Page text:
St. Patrick’s Day in Woodbury: Events, Specials, Facts
The 2013 Irish heritage celebration is March 17. If you know of events in Woodbury, add them in the comments section of this post.
St. Patrick’s Day 2013 is Sunday, March 17, and here’s a quick rundown of Woodbury-related happenings.
If you know of interesting events—even if it’s just green beer served at a local restaurant—let us know in the comments section below.
Woodbury High School
One of the nation’s largest St. Patrick’s Day events will include a contingent from Woodbury.
The Woodbury High School marching band is set to show off its skills in the 252nd parade on Saturday, March 16.
The band will have a Minnesota flavor for the event in the Big Apple, playing John Philip Sousa’s Minnesota March and the Owl City/Carly Rae Jepsen song Good Time.
Plans have been in the works for more than a year, and Woodbury students will hold a send-off performance at 7:45 a.m. Thursday, March 14, in the Woodbury High School auditorium.
The NYC parade runs from 11 a.m. to 5 p.m. Saturday, March 16. The Woodbury marching band is set to step off at 12:50 p.m. and will reach TV cameras between 1:30 p.m. and 2 p.m. Portions of the parade will be streamed live online here.
Woodbury’s only Irish pub, O’Malley’s, will host a party for kids on Saturday, March 16.
The event, which begins at noon, includes face painting, balloons, crafts and more. O’Malley’s will also offer $2 off all “Irish pints” and drinks.
St. Patrick’s Day events at the bar will run through Sunday, March 17. Check out the O’Malley’s website for details.
Lakes Tavern & Grill
The St. Patrick’s Day weekend means plenty of specials at Lakes Tavern & Grill.
All day Saturday and Sunday, Lakes Tavern features:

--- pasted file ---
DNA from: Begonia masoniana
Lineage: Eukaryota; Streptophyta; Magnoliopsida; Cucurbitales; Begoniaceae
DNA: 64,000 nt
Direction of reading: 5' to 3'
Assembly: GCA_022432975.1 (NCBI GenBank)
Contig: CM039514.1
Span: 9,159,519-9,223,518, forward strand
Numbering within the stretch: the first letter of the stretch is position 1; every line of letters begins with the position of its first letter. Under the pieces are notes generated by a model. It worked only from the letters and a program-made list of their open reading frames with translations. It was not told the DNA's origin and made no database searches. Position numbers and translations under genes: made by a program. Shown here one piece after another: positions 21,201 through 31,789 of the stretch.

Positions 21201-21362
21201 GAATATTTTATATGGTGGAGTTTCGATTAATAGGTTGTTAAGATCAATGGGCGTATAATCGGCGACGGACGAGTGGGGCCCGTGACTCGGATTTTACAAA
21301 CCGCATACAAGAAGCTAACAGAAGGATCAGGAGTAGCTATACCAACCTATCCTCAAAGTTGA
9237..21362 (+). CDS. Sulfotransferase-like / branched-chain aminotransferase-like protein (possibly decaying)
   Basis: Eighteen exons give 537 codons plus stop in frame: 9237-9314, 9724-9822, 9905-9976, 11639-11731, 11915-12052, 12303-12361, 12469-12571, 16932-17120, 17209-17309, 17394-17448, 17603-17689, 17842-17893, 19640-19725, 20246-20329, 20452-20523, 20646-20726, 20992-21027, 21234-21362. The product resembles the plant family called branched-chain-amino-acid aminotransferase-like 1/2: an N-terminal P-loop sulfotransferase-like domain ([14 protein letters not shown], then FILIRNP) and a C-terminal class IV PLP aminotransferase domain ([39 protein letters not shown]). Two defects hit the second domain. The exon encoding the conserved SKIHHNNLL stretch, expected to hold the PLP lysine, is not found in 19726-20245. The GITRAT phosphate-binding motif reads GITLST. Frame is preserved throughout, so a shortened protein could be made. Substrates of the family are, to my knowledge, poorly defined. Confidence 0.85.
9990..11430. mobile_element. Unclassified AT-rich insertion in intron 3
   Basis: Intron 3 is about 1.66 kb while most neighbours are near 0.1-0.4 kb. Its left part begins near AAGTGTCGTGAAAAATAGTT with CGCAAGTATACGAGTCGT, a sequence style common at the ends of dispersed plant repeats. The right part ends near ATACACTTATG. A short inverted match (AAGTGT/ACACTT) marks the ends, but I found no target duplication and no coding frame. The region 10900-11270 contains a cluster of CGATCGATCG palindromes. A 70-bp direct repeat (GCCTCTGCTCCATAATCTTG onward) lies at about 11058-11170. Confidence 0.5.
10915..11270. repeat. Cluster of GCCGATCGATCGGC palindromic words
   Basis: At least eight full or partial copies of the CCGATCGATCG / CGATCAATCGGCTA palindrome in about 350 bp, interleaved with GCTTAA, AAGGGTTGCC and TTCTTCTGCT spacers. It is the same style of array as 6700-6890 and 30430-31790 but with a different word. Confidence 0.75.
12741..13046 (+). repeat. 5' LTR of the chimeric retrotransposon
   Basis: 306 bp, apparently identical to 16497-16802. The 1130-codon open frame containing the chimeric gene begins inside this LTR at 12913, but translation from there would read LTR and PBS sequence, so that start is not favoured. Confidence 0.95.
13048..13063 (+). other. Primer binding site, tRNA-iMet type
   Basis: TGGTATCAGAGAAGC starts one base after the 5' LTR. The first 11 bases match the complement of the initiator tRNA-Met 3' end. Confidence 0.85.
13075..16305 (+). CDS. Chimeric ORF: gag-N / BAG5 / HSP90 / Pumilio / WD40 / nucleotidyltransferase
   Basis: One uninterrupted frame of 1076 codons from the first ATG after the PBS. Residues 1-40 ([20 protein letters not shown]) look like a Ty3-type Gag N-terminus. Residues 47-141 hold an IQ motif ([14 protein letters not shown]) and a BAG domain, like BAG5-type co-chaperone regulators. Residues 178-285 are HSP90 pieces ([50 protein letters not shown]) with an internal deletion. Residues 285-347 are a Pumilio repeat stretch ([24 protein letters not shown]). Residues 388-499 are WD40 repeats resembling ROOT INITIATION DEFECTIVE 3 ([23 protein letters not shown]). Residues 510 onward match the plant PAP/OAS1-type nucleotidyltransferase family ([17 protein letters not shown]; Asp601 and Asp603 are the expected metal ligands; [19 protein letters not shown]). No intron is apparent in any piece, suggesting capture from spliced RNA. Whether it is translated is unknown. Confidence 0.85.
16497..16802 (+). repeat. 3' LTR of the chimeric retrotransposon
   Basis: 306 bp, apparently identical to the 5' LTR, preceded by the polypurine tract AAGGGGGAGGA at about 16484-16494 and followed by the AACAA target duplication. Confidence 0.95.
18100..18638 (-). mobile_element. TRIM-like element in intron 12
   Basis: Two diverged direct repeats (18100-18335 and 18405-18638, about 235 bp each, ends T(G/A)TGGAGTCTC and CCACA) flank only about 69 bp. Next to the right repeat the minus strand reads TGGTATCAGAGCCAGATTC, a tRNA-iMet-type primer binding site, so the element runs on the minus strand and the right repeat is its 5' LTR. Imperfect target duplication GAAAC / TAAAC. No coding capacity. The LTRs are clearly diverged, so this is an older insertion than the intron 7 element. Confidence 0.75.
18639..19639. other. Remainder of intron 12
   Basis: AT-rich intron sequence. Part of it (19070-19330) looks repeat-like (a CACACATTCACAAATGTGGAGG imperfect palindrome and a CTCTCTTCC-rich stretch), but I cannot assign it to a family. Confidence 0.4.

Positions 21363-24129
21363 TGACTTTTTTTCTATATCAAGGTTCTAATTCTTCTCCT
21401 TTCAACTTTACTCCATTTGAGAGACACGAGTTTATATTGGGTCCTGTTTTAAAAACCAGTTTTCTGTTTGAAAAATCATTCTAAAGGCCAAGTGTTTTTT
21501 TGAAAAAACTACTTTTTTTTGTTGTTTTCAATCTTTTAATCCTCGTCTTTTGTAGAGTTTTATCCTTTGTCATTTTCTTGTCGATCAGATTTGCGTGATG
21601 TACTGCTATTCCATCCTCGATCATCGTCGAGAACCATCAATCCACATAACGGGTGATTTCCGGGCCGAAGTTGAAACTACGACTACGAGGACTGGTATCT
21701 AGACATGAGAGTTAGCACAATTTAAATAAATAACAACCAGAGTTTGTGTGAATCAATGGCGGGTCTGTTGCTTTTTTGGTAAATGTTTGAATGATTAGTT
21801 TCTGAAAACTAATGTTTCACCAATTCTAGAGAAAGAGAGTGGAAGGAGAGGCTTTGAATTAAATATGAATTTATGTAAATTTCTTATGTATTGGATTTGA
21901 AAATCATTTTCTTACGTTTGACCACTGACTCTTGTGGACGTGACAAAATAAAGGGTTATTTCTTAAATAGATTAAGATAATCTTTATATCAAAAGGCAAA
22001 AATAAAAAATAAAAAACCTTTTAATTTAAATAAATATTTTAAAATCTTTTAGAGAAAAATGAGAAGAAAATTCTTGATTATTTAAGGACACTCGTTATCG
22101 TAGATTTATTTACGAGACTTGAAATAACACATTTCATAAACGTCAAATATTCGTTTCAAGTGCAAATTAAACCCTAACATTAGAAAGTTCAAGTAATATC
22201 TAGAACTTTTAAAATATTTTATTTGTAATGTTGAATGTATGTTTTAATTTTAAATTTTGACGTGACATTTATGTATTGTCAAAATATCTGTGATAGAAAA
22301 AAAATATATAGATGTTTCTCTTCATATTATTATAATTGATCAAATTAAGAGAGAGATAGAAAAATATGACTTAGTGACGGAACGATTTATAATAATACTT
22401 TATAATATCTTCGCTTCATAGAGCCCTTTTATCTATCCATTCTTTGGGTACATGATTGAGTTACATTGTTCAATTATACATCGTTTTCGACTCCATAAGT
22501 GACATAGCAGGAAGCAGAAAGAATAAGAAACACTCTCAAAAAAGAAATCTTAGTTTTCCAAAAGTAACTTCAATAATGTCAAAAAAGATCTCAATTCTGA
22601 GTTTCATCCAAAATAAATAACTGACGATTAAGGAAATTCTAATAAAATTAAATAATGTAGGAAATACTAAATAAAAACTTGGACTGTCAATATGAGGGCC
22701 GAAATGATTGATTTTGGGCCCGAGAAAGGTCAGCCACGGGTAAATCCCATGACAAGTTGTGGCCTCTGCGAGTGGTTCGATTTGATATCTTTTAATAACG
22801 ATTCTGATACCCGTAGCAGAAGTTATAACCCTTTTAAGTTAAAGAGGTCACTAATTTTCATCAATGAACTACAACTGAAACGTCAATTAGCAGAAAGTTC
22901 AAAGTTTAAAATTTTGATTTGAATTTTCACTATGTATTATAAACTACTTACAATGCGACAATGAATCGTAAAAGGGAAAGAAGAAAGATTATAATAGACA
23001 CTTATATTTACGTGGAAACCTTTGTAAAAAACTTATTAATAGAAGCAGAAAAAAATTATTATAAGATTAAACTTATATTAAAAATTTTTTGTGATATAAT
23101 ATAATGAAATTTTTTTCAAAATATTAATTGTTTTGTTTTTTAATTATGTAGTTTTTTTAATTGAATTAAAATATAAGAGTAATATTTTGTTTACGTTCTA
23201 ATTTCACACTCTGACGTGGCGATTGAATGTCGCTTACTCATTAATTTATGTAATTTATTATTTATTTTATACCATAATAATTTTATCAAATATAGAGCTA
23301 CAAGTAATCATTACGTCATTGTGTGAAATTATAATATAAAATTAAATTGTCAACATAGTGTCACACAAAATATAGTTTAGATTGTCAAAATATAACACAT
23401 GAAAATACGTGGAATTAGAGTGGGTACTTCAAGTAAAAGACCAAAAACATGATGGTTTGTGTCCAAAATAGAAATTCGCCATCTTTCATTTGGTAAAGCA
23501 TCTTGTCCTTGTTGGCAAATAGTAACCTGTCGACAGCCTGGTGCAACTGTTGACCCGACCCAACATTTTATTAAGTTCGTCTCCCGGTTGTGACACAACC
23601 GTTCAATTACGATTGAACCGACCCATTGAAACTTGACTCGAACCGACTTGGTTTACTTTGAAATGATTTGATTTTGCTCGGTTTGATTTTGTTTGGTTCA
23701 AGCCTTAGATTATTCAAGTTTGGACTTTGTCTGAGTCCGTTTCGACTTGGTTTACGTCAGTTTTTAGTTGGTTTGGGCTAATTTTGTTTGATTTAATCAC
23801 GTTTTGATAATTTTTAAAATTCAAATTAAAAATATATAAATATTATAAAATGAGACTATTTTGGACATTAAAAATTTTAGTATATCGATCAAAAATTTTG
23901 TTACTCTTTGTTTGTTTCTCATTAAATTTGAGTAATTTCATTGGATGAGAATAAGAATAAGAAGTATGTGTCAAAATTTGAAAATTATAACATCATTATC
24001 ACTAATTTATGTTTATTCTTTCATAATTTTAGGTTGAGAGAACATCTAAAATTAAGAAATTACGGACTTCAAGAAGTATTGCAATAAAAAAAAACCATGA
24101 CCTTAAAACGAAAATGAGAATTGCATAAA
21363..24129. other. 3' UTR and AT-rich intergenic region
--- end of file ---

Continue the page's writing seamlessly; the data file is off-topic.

- $2.95 mugs of green beer (Coors Light)
- $2 green Jell-O shots
- $12.95 corned beef and cabbage
Also, on Saturday night Lakes Tavern & Grill will be host a party starting at 6 p.m. that features games, contests, and prizes. Patrons are encouraged to wear green outfits.
Great Harvest Bread Co.
Irish soda bread, caraway rye and Reuben rolls (stuffed with corned beef, sauerkraut and Swiss cheese), along with Irish cream and chocolate scruffins, are also available.
Facts & Stats
March is Irish-American Heritage Month. Below are a number of facts from the U.S. Census Bureau.
Originally a religious holiday to honor St. Patrick, who introduced Christianity to Ireland in the fifth century, St. Patrick’s Day has evolved into a celebration for all things Irish.
The world’s first St. Patrick’s Day parade occurred on March 17, 1762, in New York City, featuring Irish soldiers serving in the English military. This parade became an annual event, with President Truman attending in 1948. Congress proclaimed March as Irish-American Heritage Month in 1995, and the President issues a proclamation commemorating the occasion each year.
Number of U.S. residents who claimed Irish ancestry in 2010. This number was more than seven times the population of Ireland itself (4.58 million). Irish was the nation’s second most frequently reported ancestry, trailing only German.
Number of Irish-born naturalized U.S. residents in 2010.
Number of places in the United States named Shamrock, the floral emblem of Ireland. Mount Gay-Shamrock in West Virginia and Shamrock, Texas, were the most populous, with 1,779 and 1,910 residents, respectively. Three Shamrock Townships in Minnesota, Nebraska and Missouri had populations of 1,272, 413 and 40, respectively. There is also the township of Cloverleaf in Minnesota.
Number of places in the United States that share the name of Ireland’s capital, Dublin. The most populous of these places is Dublin, Calif., with a population of 46,036.
26.4 billion and 2.3 billion
U.S. beef and cabbage production, respectively, in pounds, in 2010. Corned beef and cabbage is a traditional St. Patrick’s Day dish.
Value of potted florist chrysanthemum sales at wholesale in 2010 for operations with $100,000 or more sales. Lime-green chrysanthemums are often requested for St. Patrick’s Day celebrations.